COVID-19 and Nursing Homes: A Wake-up Call for Iowa
Updated: May 18, 2020
The Des Moines Register & The Cedar Rapids Gazette
The coronavirus has brought important attention to nursing homes and the challenges they face in keeping residents safe and well. Thousands of journalists and citizens from across the country have flooded traditional and social media with reporting and commentary.
Some have been brutal — calling nursing homes “death pits” and castigating nursing home owners for putting the desire for profits over the concern for resident care. Some have been just as critical of government for being lax in oversight of nursing homes and for allowing poor performers to remain that way.
Some have been kinder, recognizing the difficult role that nursing homes are expected to play, the lack of government funding to improve quality of care, and the once-in-a-lifetime nature of this pandemic.
Common themes of the comments:
We should demonstrate gratitude for the everyday heroes working on the front lines in nursing homes who literally put their health and lives at risk to care for others.
The crisis in nursing homes should be a wake-up call — to the industry, to government agencies, to elected officials and to the public.
The crisis presents an opportunity to bring about much-needed improvements in job quality and resident care; to take an inventory of the excellent ideas that have been offered, give them serious attention, and never, ever, go back to accepting the “old normal.”
A sampling of those ideas:
Address the fundamental problems that contribute to lower quality care and infection control: too few staff to serve residents, inadequate training provided to front-line workers, and low wages and poor benefits that lead to high levels of direct care staff turnover and increased use of temporary employees that travel from facility to facility.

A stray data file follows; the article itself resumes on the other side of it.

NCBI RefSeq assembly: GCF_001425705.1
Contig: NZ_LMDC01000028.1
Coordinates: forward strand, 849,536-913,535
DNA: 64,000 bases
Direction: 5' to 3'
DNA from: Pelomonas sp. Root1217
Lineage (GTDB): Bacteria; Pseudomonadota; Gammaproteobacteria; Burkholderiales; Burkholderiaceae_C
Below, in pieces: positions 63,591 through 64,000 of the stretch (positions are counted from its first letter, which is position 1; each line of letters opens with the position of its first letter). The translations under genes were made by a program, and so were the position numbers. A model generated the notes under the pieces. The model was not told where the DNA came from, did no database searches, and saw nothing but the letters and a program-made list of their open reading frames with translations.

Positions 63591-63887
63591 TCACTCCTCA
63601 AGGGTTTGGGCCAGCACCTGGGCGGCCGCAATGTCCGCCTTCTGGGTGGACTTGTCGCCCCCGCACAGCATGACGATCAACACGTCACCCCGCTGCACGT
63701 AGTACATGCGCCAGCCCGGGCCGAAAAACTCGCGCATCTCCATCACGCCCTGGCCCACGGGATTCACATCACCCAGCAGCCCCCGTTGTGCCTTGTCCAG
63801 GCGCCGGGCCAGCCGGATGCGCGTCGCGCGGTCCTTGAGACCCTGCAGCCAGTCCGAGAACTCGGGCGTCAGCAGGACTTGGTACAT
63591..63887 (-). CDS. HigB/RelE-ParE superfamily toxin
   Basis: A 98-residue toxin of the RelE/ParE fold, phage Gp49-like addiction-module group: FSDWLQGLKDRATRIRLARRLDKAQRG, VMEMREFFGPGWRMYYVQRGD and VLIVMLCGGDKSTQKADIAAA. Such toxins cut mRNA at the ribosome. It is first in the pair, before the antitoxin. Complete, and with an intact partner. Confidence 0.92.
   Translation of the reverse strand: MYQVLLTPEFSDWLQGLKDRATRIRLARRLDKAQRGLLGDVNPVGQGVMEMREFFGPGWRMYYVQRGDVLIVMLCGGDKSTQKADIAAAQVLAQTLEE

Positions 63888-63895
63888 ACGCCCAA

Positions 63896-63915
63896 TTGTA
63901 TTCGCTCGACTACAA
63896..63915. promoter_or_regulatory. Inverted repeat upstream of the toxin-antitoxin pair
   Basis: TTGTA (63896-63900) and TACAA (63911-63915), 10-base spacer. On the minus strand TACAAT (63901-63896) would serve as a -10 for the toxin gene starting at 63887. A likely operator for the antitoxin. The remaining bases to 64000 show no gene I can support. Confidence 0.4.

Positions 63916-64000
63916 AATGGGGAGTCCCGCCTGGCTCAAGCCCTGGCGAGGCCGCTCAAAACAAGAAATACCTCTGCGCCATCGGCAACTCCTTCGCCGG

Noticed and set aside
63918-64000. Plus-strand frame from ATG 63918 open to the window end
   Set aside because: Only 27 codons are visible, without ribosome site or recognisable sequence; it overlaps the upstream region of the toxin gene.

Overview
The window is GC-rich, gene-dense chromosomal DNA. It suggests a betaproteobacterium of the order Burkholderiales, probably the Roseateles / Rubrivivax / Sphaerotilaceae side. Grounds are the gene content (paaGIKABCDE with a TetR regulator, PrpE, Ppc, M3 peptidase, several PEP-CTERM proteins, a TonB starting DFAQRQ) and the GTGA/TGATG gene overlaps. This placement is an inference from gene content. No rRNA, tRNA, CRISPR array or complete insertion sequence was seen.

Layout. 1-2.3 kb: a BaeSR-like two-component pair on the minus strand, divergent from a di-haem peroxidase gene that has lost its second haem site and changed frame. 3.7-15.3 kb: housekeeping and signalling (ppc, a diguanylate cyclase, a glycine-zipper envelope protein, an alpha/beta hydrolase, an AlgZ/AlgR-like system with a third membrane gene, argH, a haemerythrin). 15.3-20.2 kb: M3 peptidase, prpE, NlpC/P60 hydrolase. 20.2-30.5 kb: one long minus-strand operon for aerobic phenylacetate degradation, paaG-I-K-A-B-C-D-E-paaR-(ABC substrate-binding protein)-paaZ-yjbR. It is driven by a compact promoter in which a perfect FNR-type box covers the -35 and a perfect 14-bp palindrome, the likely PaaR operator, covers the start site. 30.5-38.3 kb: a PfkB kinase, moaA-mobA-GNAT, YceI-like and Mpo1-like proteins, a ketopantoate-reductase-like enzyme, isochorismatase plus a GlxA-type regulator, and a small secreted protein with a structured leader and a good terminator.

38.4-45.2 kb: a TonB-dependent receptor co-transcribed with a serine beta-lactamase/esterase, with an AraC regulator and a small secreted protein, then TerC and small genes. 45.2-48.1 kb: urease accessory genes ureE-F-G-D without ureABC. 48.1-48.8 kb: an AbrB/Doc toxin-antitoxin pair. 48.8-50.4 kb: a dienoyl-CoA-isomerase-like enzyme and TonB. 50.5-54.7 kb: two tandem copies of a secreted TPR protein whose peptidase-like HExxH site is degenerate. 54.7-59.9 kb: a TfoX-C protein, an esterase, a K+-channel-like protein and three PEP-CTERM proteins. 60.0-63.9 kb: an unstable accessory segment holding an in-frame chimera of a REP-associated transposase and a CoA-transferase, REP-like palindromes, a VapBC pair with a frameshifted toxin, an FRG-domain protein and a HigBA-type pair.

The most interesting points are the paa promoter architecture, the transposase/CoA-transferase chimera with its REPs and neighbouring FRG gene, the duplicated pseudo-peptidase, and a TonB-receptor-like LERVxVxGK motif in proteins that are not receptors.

Prioritize infection control procedures all the time by ensuring adequate testing supplies and ongoing use of personal protection equipment, tightening up who can visit facilities and when, providing routine staff health checks, ensuring that all staff have access to sick leave benefits, and isolating or not admitting those with infectious disease.
Use tax dollars to pay for results, rather than for volume of services. The consistently good performers should be rewarded and consistently poor ones should be penalized. If the poor ones don’t improve, they should be given technical assistance and expected to adopt bestpractices in the industry. If they don’t, tax dollars should no longer pay for unsatisfactory results.
Re-energize state Long-Term Care Ombudsman’s offices by requiring staff members to be out in facilities much more frequently to talk with residents and facility staff in order to identify and address issues of concern before they get to be big problems.
Give people more options besides traditional nursing home care, including using tax dollars to pay family members or friends to care for that special person at home, which, after all, is where most people want to live out their later years.
Respect the rights of people to have more control over the decision on how and when their life ends. If a person sees spending year after year after year in a nursing facility as an unwanted end to their life, shouldn’t they have the freedom, in consultation with their physicians, to make other choices?
Let’s face it: the pandemic didn’t cause the challenges in the nursing home industry; it simply put a spotlight on them.
The big question is this: Will anything change after this crisis passes?
We’re under no illusions here. We know that the easiest thing to do is to go back to business as usual. Instead, we urge everyone — the nursing home industry, government agencies, elected officials and those seeking elected office — to seize the moment and provide leadership that ensures nursing homes will never again be unprepared to control the spread of disease, and that tax dollars will be used to ensure continual improvement in the quality of care being provided.
Shame on those who choose to do nothing. And praise to those who step up to lea.
John and Terri Hale own The Hale Group, an Ankeny-based consulting, advocacy and communication firm focused on older Iowans, Iowans with disabilities, and the caregivers who support them. Contact: firstname.lastname@example.org.